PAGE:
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Using Color to See How Liquids Combine

Can you tell a difference between liquids by the way they look when they combine with water?

In this and the following activity, students will use a different method to observe another characteristic property of water, salt water, alcohol, and detergent solution. The liquids will be colored yellow so that students can observe the different ways they combine with water that has been colored blue. After carefully observing the combining liquids in this activity, students will be able to identify these same yellow liquids, labeled A, B, C, and D, in Activity 3.4—Using the combining test to identify the unknown liquids.

Materials needed for each group

  • Tap water
  • Isopropyl rubbing alcohol (70%)
  • Detergent
  • Salt
  • 5 Droppers (4 labeled droppers from the previous activities + 1 additional)
  • 5 Small cups (4 labeled cups from the previous activities + 1 additional)
  • Crayons or colored pencils
  • Toothpicks
  • Paper towels
  • Yellow food coloring
  • Blue food coloring

Notes about the materials

Preparing materials

  • Make new solutions for the class according to the following procedure. These recipes make 1/4 cup of each solution, which is enough for 8 groups to conduct the activity.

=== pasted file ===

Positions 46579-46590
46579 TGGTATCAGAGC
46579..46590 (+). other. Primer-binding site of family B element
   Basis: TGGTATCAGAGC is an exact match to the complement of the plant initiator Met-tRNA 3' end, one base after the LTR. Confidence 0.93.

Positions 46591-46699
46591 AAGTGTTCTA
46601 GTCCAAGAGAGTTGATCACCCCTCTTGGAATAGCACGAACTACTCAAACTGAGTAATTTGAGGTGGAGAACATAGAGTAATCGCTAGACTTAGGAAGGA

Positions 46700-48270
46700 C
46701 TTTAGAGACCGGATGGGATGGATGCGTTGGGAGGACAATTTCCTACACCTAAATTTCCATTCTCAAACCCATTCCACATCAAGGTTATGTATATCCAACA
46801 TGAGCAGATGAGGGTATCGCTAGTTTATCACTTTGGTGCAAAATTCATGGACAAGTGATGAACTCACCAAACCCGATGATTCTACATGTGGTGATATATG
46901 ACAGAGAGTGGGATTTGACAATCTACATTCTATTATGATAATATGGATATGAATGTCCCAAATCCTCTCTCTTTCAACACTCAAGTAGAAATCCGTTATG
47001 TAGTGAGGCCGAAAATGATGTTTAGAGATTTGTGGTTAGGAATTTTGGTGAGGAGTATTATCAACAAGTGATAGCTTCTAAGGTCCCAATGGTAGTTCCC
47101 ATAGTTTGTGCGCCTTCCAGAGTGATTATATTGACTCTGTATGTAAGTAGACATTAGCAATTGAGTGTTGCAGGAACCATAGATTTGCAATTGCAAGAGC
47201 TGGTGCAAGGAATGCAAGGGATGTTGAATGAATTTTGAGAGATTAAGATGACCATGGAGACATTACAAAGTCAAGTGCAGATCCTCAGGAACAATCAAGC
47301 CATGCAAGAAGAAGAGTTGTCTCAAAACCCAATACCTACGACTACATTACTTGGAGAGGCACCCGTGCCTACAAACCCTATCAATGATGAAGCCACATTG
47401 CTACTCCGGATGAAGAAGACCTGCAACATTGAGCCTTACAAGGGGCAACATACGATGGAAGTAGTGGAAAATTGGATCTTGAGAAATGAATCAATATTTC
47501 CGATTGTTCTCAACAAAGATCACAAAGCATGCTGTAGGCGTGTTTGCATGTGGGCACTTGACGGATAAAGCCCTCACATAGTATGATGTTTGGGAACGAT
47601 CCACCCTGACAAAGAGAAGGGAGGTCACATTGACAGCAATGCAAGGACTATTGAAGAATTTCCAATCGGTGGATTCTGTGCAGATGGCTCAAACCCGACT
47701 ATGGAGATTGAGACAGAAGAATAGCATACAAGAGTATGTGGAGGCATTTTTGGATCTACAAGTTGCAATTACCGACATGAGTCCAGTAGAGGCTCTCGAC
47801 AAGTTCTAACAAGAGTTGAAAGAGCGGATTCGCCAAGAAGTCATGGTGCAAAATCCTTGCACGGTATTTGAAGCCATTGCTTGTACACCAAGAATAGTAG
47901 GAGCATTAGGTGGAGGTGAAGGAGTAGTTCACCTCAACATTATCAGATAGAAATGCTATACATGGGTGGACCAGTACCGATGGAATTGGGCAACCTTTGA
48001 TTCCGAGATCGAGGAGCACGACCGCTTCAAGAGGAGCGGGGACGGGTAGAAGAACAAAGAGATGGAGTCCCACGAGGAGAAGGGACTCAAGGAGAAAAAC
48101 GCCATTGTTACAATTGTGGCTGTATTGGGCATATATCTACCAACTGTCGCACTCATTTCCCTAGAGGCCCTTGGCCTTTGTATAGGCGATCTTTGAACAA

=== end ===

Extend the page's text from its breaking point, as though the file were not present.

• Water—Use 1/4 cup regular tap water.
    • Salt water—Add 1 tablespoon salt to 1/4 cup tap water.
    • Alcohol—Use 1/4 cup 70% isopropyl alcohol. This is a common?household strength.
    • Detergent—Add 1 teaspoon clear, colorless, liquid hand soap or detergent to 1/4 cup tap water. Stir gently.
  • Add 2 drops of yellow food coloring to each solution
  • Place about 1 teaspoon of each solution into its labeled cup. These solutions are reused in Activity 3.4 along with another set of solutions. Cover the solutions to store them between activities.
  • Add 4 drops of blue food coloring to 1/2 cup of tap water.
  • Label one small cup water for each group.
  • Label one dropper W for the blue water.
  • Then place about 2 teaspoons of this blue water into the newly labeled cups.

Testing Sheet

Download the Chapter 3 PDF and make copies of the testing sheet on page 146. (This page contains two testing sheets, and each group will need only one.) Cut along the dotted lines and laminate each testing sheet. If you do not have access to a laminating machine, place each chart in a sandwich-sized zip-closing plastic bag, seal it, and have student groups tape each bag to the desk or table. These testing sheets can be reused.

Activity sheet

Download the student activity sheet, and distribute one per student when specified in the activity.

Assessment

An assessment rubric for evaluating student progress during this activity is via download on this page. For this formative assessment, check a box beside each aspect of the activity to indicate the level of student progress. Evaluate overall progress for the activity by circling either “Good”, “Satisfactory”, or “Needs Improvement”.

Question to investigate: Can you tell a difference between liquids by the way they look when they combine with water?

  1. Have students combine a small amount of each of the yellow liquids with blue water.